WCM: Why, in your view, are other directories’ descriptions of big rig friendly sites insufficient or inadequate?

Hamill: If you look at a directory, you will see listings that say “big rig friendly.” But the people that look at those parks (for other directories), many of them don’t have a large rig. Most importantly, they don’t look at swing room and access within the park. So you go around a corner. Is there enough swing room there? Are the streets wide enough? In our criteria, (big rig friendly means being able to accommodate) a 40-foot coach with a tow vehicle. When you get to the site, can you get in and out of there? Are the trees in the way? Are the streets wide enough?

WCM: So how do you determine if a park is truly big rig friendly?

Hamill: I visit it myself.

WCM: You really visit every park?

Hamill: 99.9% of the time I have physically been to the park and reviewed the park. There is one consultant that we rely on (for information about big rig friendly parks) because we know how he designs a park. If I can’t get to the park, then I may put that park in the book (if my consultant assures me that the park meets our criteria). Aside from that, I look at all the parks myself.

WCM: Big rig owners often say that the reason they park in Walmarts or other retail parking lots is because it’s hard for them to maneuver their rigs into campgrounds. Do you think your guide has helped counter the Walmart camping phenomenon by making more consumers aware of big rig friendly parks?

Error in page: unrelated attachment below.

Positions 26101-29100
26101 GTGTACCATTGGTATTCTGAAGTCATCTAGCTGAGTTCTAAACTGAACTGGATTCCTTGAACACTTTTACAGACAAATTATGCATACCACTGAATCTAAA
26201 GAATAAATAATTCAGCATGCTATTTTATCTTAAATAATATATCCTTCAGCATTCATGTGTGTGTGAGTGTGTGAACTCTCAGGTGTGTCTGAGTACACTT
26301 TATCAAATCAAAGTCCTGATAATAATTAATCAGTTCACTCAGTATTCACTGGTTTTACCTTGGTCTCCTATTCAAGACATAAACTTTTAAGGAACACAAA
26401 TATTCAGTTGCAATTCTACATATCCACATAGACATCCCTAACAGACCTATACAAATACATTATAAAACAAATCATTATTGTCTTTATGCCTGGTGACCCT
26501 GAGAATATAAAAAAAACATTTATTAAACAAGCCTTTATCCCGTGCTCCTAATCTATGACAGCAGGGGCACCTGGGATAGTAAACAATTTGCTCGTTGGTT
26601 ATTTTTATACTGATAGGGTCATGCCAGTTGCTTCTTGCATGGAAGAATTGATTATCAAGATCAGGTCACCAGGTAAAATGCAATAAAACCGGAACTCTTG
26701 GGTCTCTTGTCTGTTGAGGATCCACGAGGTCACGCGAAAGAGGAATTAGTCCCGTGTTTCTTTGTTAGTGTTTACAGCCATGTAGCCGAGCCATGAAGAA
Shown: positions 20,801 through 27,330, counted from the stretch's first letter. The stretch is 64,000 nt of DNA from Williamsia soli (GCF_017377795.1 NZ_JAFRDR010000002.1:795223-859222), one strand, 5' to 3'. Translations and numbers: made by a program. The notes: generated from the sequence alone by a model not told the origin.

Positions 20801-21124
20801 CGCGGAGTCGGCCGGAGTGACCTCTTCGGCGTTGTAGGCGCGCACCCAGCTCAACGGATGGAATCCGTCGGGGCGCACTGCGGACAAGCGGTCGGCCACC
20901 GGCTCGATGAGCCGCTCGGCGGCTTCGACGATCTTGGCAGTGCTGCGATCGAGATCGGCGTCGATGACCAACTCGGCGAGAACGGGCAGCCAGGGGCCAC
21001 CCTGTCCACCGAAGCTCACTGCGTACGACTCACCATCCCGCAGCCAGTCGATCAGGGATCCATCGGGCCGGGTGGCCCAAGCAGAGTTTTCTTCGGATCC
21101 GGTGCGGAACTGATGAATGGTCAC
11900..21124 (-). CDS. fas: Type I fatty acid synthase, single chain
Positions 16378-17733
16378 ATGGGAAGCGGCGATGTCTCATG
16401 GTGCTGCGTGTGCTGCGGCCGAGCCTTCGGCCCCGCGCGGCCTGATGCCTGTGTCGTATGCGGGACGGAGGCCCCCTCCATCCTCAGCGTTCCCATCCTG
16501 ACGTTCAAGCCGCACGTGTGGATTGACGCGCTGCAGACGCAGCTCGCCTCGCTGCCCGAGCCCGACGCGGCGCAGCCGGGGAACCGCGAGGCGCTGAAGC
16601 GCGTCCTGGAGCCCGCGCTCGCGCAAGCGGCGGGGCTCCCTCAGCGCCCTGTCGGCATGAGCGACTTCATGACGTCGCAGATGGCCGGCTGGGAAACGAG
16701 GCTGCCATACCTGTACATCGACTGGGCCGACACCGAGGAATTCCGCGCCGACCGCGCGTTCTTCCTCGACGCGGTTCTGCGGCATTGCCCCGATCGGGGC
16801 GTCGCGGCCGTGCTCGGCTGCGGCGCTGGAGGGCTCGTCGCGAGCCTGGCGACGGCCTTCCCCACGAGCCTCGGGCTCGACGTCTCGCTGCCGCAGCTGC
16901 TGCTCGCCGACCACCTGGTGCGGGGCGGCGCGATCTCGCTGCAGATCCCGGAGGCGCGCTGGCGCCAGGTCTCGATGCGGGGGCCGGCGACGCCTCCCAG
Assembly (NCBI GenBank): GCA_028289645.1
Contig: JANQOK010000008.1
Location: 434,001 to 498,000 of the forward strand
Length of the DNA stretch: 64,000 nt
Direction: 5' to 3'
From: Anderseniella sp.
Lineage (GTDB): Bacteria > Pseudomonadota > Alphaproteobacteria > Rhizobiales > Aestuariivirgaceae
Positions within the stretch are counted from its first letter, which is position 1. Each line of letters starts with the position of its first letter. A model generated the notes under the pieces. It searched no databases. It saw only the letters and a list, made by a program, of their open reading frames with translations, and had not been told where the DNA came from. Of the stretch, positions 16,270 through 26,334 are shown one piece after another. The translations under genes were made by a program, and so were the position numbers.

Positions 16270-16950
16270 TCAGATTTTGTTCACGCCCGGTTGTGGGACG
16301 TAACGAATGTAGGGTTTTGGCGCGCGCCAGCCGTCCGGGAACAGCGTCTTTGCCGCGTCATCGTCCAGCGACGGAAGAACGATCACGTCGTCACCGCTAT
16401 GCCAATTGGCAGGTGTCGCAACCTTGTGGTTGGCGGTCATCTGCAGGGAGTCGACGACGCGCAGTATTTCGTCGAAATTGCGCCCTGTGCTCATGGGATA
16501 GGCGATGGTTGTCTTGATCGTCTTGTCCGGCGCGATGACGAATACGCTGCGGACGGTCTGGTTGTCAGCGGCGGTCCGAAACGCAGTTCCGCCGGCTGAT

Hamill: There’s no way to measure that. I’m sure that’s true from time to time. But I think there’s more to the Walmart equation than not being able to get into a park. I think a lot of (the reason for Walmart camping is because) it’s free. I think that’s the primary reason people go to Walmarts. Our market base is not just half million dollar rigs or $300,000 rigs. We have a lot of fifth-wheels that buy the book. But (there is) a safety issue (with Walmart camping). Some folks don’t like to go to Walmart because of that. But I can’t really say with honesty that our book has directed folks away from Walmarts.

WCM: You also consider other factors, such as the overall feel of the park?

Hamill: Are the surroundings comfortable? Would you feel safe and secure staying there? Is there a lot of trailer park trash there?

WCM: So if a park doesn’t have a safe feel to it, it won’t be listed in your directory?

Hamill: We don’t comment on (safety issues). We only have about 1,200 parks in the book. I’ve looked at a lot of them more than once and about 700 or so that have not made the cut. If I wouldn’t feel comfortable and secure staying there, I won’t include them, and I don’t care about how big their sites are.

WCM: So, when somebody calls up and says they want to be listed in your directory, you tell them you’ll visit their park and include them only if they meet your criteria?